The efficacy of bait stations (200-L drum cut in half longitudinally) for the broadacre control of rabbits was compared with that obtained with standard trail-baiting procedures in the southern agricultural region of Western Australia. Bait stations were tested with and without the provision of pre-feed. The bait used was 1.0% 1080 One-shot oats, and corresponding experimental control sites were treated with unpoisoned oats. On the basis of spotlight counts before and after baiting, the reduction in rabbit numbers obtained with bait stations in the absence of pre-feed was poor, with a mean reduction of only 27% within 14 days. These reductions did not improve appreciably where sites were monitored for a further 28 days (i.e. 42 days in total). In contrast, the provision of pre-feed for 21 days prior to adding the 1080 bait resulted in a mean reduction in rabbit numbers of 57% within 14 days after the poisoned bait was added. However, the greatest reductions in rabbit numbers were achieved with trail baiting, where, relative to pre-treatment counts, rabbit numbers were reduced by 72% at Day 7 and by 84% at Day 14. The oats used to manufacture the 1080 One-shot product are subjected to gamma-sterilisation to prevent the germination of the oats, and any associated seeds of weed species. When offered a choice (matched sets), there was no difference in the amount of non-toxic gamma-sterilised oats and unsterilised oats consumed by free-ranging wild rabbits.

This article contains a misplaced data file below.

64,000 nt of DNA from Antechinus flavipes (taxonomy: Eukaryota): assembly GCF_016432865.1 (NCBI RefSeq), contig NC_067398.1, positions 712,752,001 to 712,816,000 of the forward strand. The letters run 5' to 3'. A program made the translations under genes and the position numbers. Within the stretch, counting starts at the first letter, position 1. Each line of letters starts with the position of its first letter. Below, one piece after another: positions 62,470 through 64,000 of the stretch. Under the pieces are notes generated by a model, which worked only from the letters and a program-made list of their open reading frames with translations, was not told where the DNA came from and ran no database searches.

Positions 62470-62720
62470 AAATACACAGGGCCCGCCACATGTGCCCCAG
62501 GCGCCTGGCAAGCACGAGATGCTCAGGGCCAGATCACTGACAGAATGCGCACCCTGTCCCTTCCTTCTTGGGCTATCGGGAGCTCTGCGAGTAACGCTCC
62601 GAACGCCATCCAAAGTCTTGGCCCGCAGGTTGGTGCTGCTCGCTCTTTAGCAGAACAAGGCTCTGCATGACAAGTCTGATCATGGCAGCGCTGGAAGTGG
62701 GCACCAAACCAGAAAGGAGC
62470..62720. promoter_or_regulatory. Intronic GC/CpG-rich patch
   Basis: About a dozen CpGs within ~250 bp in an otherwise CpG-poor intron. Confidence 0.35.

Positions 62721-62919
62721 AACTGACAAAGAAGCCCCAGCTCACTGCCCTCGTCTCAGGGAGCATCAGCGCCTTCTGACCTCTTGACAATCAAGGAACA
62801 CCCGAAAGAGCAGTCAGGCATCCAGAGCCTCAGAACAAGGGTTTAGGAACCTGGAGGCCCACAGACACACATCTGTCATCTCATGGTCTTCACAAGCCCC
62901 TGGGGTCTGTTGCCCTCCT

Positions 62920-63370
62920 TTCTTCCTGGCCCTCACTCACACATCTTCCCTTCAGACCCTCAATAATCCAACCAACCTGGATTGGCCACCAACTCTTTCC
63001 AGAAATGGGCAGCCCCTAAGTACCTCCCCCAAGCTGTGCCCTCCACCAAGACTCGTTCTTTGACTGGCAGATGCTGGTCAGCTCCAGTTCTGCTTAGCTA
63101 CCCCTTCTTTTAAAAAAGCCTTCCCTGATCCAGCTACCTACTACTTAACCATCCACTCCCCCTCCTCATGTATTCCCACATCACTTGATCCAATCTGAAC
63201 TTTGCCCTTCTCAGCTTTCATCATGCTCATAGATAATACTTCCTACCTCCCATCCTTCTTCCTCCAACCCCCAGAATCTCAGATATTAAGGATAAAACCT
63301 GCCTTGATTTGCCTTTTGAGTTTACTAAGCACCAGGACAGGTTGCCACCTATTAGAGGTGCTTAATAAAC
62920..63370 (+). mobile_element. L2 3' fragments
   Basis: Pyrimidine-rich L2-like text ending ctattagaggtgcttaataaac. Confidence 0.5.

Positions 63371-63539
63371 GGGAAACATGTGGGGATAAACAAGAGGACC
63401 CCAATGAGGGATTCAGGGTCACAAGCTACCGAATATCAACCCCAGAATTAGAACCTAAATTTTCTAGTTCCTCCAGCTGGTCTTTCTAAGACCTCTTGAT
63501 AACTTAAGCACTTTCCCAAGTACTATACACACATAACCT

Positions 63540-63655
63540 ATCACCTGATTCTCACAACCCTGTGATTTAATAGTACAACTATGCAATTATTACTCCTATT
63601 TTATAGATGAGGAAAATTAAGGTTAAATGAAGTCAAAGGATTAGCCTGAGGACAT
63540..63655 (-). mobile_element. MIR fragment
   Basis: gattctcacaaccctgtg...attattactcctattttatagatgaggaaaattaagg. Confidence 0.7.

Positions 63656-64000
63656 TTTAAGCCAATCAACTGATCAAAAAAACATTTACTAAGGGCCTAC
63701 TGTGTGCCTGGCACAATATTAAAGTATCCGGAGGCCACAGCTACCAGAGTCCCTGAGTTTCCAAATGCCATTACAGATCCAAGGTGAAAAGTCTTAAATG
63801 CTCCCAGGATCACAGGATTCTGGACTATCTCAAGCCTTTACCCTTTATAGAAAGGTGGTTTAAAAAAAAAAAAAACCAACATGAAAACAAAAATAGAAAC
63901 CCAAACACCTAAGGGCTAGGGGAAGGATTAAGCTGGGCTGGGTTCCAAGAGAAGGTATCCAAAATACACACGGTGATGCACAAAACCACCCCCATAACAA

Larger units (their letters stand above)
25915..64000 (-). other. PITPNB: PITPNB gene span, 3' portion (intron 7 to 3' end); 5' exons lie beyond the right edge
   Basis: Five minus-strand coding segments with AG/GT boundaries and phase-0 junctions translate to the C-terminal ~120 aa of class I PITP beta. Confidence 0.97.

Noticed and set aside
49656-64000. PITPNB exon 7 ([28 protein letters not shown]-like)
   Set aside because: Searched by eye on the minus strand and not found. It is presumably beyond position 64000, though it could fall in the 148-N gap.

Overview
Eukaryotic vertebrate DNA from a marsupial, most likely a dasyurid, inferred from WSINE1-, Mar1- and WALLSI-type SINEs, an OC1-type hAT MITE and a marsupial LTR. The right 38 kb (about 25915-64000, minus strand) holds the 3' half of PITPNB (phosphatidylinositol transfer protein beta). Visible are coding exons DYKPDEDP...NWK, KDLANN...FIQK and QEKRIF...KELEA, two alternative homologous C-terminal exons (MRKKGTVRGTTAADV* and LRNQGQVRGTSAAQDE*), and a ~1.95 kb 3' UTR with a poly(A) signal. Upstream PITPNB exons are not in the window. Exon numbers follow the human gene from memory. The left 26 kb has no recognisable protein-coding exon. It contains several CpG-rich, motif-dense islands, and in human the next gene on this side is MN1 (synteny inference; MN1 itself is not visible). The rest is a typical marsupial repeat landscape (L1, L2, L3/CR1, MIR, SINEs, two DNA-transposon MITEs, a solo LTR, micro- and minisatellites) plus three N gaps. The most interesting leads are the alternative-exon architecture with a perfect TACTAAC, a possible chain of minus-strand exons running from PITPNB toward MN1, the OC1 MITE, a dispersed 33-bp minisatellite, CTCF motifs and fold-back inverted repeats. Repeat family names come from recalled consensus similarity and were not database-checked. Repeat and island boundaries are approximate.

On the basis of the costs incurred during the trials, trail baiting was by far the cheapest option for the broadacre control of rabbits. However, the cost of using bait stations would be discounted to some degree once these stations are able to be reused. The cost of trail baiting to protect a 15-ha ‘border’ of crop was $157 and $113 for three and two parallel trails (6 kg km–1 trail–1), respectively.
|Author||Twigg, L. E., Lowe, T. J. and Martin, G. R.|
|Secondary title||Wildlife Research|